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Charging your EV at night is about to become more expensive

Charging your EV at night is about to become more expensive


Overnight charging has always been a perk of EV ownership, but what happens when it becomes too expensive to power up in your driveway at night?

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EV chargers in a garage in New York City
Electric vehicle charging stations in New York City are often inside paid parking lots.
Photo by Amelia Holowaty Krales / The Verge

One of the perks of electric vehicle ownership is charging your car overnight while parked in your driveway at home. Electricity demand is usually low, so rates are fairly cheap, making it both convenient and affordable for many people. But that’s about to change as more people buy EVs and the demand for overnight charging begins to rise, according to a new study published today.

The study, which was conducted by a team at Stanford University and published in Nature Energy, found that increasing EV ownership in the western US could lead to peak net electricity demand increases by up to 25 percent by 2035, the year California has said it would ban the sale of gas-powered cars and trucks.

increasing EV ownership in the western US could lead to peak net electricity demand increases by up to 25 percent by 2035

That demand could rise to as much as 50 percent under a “stress test” scenario where every vehicle on the road is a plug-in model, the team concludes. More demand translates into higher prices, which means the glory days of cheap overnight charging may be coming to an end.

To better prepare for a future with more EVs, the study’s authors recommend vehicle owners do more daytime charging, either at work or at public charging stations. This becomes especially important as more renewable sources of power generation come online, including solar and wind power.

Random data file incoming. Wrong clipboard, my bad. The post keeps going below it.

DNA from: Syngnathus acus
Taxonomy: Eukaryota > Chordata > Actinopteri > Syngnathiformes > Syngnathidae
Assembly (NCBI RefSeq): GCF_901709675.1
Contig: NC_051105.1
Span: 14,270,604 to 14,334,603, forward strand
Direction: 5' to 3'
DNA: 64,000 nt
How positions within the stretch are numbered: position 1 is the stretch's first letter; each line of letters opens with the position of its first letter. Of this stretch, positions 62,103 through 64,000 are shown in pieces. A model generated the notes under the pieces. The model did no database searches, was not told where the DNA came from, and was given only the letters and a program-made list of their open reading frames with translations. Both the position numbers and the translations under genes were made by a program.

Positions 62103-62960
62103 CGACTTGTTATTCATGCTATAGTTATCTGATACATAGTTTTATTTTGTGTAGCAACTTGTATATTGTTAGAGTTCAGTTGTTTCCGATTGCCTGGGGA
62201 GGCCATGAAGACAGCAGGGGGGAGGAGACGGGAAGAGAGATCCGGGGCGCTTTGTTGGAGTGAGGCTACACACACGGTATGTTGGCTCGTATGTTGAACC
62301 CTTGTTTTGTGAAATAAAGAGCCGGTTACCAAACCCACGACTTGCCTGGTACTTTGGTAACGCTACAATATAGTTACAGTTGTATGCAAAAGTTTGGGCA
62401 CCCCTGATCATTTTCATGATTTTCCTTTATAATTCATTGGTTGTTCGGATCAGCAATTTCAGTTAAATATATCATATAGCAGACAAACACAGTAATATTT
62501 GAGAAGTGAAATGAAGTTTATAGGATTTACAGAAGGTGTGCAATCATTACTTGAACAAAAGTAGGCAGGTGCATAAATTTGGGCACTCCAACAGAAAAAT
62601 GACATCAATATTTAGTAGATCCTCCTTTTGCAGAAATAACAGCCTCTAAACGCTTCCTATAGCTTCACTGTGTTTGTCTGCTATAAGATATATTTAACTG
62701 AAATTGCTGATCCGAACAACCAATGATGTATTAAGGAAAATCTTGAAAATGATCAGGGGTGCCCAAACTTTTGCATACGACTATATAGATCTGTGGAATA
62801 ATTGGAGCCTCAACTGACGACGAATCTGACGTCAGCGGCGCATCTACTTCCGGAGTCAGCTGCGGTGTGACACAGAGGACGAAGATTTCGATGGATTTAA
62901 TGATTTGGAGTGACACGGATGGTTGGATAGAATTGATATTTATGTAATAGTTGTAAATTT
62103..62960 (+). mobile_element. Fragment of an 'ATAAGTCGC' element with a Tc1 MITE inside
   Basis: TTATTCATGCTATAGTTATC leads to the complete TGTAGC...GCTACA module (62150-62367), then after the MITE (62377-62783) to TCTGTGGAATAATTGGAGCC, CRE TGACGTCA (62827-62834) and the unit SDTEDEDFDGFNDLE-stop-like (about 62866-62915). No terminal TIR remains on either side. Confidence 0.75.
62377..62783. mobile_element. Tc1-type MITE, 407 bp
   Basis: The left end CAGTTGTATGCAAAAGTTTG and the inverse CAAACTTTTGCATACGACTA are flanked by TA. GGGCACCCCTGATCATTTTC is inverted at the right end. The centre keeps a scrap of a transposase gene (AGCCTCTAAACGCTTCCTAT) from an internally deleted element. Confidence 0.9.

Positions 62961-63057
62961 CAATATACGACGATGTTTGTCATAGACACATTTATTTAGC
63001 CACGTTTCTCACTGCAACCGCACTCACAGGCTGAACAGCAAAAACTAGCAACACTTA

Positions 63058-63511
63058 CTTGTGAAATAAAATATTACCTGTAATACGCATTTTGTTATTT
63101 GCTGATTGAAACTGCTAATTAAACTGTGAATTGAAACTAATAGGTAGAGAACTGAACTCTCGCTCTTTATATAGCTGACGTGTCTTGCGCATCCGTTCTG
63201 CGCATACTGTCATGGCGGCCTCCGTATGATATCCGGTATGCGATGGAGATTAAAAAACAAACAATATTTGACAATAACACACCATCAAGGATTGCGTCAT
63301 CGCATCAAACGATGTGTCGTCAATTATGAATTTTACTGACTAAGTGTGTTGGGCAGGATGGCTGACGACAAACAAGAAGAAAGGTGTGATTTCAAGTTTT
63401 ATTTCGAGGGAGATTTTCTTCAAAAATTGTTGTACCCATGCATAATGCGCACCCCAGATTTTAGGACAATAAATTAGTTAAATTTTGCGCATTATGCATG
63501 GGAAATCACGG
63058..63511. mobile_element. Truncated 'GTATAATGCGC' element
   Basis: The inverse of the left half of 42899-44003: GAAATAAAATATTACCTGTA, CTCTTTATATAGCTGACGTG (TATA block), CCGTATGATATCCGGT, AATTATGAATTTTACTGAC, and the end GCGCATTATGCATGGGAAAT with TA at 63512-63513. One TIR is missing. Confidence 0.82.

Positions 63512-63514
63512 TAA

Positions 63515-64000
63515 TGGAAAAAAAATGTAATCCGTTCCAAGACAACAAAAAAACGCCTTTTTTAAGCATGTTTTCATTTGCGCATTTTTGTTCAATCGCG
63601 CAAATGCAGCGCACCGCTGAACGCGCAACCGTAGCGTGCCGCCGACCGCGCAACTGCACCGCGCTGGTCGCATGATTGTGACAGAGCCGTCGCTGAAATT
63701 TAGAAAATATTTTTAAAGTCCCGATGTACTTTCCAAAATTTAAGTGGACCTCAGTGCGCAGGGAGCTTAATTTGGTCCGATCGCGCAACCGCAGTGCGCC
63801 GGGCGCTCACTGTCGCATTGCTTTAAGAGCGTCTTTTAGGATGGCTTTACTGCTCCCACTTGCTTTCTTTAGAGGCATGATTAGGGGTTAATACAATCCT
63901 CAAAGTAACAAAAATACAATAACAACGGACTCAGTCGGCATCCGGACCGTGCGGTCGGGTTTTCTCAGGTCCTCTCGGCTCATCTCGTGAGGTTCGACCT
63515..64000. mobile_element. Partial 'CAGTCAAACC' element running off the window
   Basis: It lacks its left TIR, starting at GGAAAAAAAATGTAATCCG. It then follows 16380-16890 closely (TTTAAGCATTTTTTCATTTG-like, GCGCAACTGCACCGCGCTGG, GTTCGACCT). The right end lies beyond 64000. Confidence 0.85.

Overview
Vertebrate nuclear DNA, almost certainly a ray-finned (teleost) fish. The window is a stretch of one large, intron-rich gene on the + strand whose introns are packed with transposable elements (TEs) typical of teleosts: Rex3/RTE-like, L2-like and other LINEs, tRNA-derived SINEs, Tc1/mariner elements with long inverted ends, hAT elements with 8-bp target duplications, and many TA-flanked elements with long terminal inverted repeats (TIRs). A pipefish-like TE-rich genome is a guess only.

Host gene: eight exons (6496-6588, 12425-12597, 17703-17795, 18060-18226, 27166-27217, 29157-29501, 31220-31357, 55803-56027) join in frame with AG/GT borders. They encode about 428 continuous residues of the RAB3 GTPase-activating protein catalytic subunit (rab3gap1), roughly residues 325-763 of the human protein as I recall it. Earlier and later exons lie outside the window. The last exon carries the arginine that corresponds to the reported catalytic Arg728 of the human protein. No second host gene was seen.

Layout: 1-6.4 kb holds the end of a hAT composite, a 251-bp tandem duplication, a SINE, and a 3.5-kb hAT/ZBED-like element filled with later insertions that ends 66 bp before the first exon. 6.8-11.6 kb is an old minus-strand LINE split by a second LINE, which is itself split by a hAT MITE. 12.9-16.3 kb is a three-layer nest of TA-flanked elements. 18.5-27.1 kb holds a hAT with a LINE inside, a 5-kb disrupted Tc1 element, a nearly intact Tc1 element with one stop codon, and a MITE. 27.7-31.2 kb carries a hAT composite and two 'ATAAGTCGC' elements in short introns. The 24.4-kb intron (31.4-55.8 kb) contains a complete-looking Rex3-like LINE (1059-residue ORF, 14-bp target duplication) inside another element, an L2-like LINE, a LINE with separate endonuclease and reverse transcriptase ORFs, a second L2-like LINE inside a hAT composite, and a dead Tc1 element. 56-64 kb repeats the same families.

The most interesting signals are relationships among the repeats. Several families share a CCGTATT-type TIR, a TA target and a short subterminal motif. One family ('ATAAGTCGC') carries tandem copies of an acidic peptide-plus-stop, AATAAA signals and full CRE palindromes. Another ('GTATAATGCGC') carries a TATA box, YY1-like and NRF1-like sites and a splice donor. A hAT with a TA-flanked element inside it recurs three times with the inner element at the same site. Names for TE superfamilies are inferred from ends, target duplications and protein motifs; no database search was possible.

“In the future grid with higher renewable generation, timing is more important and net demand tells a very different story than total demand,” the study reads. “Shifting drivers from home to daytime charging improves all metrics of grid impact including ramping, use of non-fossil fuel generation, storage requirements, and emissions. This insight is robust across varying levels of EV adoption.”

To be sure, this is not just a California problem, even though the state has the highest number of registered EVs on the road today — around 1 million plug-in models, or about 6 percent of total vehicles.

“All states may need to rethink electricity pricing structures as their EV charging needs increase and their grid changes,” said Siobhan Powell, lead author of the study, in an email.

Getting more drivers in the US to switch to plug-in power is seen as crucial in reducing pollution, reducing carbon emissions, and fighting climate change. But many challenges lie ahead. EVs are more expensive than gas-powered models and, for now, harder to find. The charging infrastructure in the US is unreliable and seen as a barrier to broader adoption of EVs. And the materials that are needed for lithium-ion batteries are in high demand, leading to supply chain problems.

The Biden administration has identified charging as a unique challenge, funneling billions of dollars into projects across the country to install more chargers, including DC fast chargers that can charge an EV in much less time than typical Level 2 chargers. Much less focus has been put on proper grid management, which will become more of an issue as EV sales continue to go up.

Demand charges from utility companies, for example, tend to dominate charging companies’ operating costs, further complicating the business case for building more charging stations. The total cost of electricity is higher based on the level of charging they provide. These calculations need to be rethought if the government wants to incentivize the EV charging industry.

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